Company Servants' welfare

The "Safety Movement"

Working on the railways has always been incredibly dangerous if the proper precautions are not taken. Responsibility for staff safety was initially considered to be solely a personal matter and accidents resulted in many injuries, from the minor to the loss of limbs and often death. Accident rates were rising alarmingly at the beginning of the 20th century and so, in 1912, the Government appointed a Departmental Committee to investigate the situation. It would appear that the outbreak of war in 1914 brought an end to the committee and no report was produced, it did however serve to focus the minds of the various railway companies on the subject.

Sir Felix Pole had been made head of the GWR Staff and Labour Department in 1912 and, following his reading of an American booklet by George Bradshaw entitled Prevention of Railroad Accidents, he decided that the GWR should implement a staff safety campaign. Being editor of the Great Western Railway Magazine at the time, Pole commissioned an E.S. Hadley to write a series of illustrated articles looking at various aspects of safe, and unsafe, working practices. The first article was published in August 1913, thus initiating the very successful GWR Safety Movement. Similar articles continued to appear now and then for many years in the magazine, but the first series were gathered together into a 48 page booklet in 1914, a copy of which was 'Presented by the Great Western Railway Company to each of their 80,000 Employees'.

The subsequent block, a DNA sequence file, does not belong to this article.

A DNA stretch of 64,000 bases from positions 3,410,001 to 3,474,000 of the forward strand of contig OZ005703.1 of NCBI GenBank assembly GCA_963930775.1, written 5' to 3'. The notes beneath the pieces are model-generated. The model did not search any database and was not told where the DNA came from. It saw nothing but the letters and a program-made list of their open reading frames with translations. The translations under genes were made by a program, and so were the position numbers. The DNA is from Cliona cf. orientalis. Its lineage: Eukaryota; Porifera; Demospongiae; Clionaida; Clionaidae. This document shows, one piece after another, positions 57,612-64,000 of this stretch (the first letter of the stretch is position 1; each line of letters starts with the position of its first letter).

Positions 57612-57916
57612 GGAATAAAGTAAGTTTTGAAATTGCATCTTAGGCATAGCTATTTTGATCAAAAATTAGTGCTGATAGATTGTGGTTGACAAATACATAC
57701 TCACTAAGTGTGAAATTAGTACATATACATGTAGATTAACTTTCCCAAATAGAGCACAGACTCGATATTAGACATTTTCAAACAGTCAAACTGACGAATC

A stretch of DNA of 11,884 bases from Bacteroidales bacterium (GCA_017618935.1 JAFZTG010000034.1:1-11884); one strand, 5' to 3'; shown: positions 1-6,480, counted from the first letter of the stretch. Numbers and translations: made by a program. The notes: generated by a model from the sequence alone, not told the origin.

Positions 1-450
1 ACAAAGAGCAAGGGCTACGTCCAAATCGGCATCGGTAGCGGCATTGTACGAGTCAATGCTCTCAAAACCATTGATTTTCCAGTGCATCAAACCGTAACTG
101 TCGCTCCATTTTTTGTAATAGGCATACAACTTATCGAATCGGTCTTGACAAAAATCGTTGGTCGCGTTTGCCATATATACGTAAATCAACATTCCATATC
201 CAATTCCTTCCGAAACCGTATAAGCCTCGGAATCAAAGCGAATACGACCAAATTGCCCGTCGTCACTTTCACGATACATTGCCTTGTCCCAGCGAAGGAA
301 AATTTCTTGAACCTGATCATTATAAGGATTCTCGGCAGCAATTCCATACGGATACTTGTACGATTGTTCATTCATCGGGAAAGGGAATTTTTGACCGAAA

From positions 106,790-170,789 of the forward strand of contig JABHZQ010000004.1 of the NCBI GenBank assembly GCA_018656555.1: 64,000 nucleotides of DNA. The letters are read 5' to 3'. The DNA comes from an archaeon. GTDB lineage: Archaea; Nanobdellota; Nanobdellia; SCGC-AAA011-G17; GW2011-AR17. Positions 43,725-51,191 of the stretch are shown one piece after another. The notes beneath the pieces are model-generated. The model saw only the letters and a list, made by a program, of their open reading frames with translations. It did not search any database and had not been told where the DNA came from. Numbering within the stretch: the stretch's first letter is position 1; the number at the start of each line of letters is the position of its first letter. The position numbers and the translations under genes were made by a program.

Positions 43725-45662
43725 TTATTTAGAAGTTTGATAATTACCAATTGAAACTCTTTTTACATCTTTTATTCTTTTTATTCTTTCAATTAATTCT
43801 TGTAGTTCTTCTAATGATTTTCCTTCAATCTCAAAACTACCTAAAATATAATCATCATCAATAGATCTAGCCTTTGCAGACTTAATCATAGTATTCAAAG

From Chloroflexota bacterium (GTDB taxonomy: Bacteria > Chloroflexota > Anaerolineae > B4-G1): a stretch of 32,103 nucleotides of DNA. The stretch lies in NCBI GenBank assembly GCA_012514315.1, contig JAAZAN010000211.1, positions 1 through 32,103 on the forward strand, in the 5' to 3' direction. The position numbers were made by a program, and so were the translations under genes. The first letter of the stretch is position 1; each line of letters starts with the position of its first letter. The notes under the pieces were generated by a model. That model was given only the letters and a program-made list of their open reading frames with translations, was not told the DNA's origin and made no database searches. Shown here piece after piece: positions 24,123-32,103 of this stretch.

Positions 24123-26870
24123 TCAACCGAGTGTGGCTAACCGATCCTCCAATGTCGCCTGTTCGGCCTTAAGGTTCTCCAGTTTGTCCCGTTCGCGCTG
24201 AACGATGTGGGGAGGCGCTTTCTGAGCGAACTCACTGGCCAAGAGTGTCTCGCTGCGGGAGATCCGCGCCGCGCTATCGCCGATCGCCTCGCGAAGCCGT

The 'Safety Movement' 1914 edition
First edition, published in 1914
Printed by Andrew Reid & Co., Ltd. ,Newcastle-upon-Tyne
The 'Safety Movement' 1914 edition

The 'Safety Movement' 1914 edition
Pages 8 and 9

The 'Safety Movement' 1914 edition
Pages 12 and 13

This first booklet was concerned with safety across the whole spectrum of railway operations and maintenance and it was followed by others dealing with specific areas, such as the one aimed at Permanent Way Men. Other railway companies also produced their own safety booklets, sometimes in collaboration with others. One such is the red Prevention of Accidents to Staff engaged on Railway Goods and Cartage Work which is noted as being jointly published by the Great Western, London & North Eastern, London, Midland and Scottish and Southern Railway Companies. This booklet also carries several advertisements, probably to help defray the cost of production. These books were all generally 4¾"x7¼" in size, but those later published by the British Transport Commission had grown to about 5½"x8".
Prevention of accidents 1936 edition
Dated February, 1936
Printed by Cheltenham Press Ltd.
Look Out 1936 edition
Dated July,1936

Personal Safety BR edition
Published by the British Transport Commission